The Fayette County Commission will be filing its formal appeal of a federal judge’s decision in May 2013 to toss out at-large voting in favor of district voting, The Citizen learned Wednesday afternoon.
The switch to district voting, which is in effect for the current 2014 election season, means that residents can only vote for the commission and Board of Education post associated with the district in which they live. Previously voters could cast a ballot on all five posts for both governing bodies.
The district voting ruling from U.S. District Judge Timothy C. Batten concluded a lawsuit filed by the National Association for the Advancement of Colored People, which argued that black residents were unable to elect “the candidate of their choice” in previous county elections. The lawsuit argued that Fayette’s at-large voting format prevented any black candidate from winning election to the county commission or the board of education.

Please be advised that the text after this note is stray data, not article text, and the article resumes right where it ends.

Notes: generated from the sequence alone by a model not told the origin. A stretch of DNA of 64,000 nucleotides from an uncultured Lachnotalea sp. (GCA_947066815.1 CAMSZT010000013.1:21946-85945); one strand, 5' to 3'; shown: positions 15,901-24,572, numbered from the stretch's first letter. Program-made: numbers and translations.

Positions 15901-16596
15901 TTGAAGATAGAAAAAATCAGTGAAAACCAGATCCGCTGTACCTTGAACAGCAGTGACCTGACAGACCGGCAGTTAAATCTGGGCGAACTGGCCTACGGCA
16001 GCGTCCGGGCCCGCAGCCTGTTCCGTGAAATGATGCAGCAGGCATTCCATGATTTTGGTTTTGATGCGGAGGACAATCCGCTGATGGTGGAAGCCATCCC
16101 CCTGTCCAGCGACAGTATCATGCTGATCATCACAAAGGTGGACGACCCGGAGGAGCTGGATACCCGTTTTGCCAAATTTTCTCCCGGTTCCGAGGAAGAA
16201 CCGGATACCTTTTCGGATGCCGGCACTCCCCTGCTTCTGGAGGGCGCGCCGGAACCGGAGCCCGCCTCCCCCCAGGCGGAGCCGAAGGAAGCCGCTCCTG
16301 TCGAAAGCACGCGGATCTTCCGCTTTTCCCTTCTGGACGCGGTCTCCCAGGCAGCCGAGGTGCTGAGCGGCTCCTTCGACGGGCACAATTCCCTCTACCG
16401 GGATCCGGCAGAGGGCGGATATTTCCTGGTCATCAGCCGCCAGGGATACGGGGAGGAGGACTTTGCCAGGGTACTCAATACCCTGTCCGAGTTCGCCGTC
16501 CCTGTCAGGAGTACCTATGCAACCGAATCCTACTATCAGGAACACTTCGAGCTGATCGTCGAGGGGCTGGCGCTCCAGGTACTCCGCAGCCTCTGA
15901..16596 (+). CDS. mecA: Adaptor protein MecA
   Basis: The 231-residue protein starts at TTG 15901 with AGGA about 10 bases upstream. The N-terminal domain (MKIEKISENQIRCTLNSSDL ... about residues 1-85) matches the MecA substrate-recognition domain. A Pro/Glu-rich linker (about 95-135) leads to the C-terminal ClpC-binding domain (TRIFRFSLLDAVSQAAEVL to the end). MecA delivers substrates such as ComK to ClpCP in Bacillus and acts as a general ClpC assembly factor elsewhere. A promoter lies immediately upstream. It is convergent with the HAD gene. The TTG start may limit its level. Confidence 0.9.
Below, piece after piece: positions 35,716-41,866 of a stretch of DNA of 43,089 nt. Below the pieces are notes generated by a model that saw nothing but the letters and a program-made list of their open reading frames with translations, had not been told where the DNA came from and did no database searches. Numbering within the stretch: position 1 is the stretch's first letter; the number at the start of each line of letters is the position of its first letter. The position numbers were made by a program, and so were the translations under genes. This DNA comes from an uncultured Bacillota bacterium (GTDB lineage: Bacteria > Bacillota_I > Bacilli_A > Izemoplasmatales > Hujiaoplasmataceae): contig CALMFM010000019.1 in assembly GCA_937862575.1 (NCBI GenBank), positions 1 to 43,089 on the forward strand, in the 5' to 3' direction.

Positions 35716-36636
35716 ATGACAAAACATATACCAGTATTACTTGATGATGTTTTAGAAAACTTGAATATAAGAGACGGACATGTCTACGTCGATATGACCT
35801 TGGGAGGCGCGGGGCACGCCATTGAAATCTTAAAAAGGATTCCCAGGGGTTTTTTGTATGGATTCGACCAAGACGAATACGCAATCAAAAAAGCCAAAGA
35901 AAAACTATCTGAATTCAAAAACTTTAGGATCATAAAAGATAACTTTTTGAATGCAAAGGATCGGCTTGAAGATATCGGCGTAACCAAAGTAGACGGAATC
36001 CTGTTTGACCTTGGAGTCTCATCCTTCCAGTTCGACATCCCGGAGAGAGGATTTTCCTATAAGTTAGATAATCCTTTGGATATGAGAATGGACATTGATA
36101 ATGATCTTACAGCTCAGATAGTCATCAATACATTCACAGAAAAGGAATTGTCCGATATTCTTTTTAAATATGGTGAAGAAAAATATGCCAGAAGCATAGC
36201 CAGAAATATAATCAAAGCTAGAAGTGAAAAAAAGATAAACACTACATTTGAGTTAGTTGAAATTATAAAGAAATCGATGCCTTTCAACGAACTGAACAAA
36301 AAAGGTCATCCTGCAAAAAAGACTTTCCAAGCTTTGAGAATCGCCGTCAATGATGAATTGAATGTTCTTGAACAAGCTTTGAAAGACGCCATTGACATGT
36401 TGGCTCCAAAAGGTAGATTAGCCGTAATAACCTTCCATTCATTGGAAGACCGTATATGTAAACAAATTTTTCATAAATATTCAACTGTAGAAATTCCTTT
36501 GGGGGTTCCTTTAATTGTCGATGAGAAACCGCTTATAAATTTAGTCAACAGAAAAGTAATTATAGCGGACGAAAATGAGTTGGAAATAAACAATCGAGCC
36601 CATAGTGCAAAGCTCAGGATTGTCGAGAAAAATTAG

Batten instituted a district voting map that includes a specially-carved 5th District, drawn to include a voting age population consisting of more than 50 percent black voters.
While the district voting map wasn’t finalized until several weeks ago, Batten in May of last year issued an order declaring district voting the law of the land in Fayette County. However, no black candidate is on the ballot for the Post 5 Board of Education seat, as Democrat Leonard Presberg, the appointed incumbent, will face Republican challenger Dean Dutton in the November general election.
The Post 5 commission race did draw a black candidate, as Democratic challenger Pota Coston seeks to win the seat from incumbent commissioner Allen McCarty, who is a Republican. That race will also be settled in November’s general election.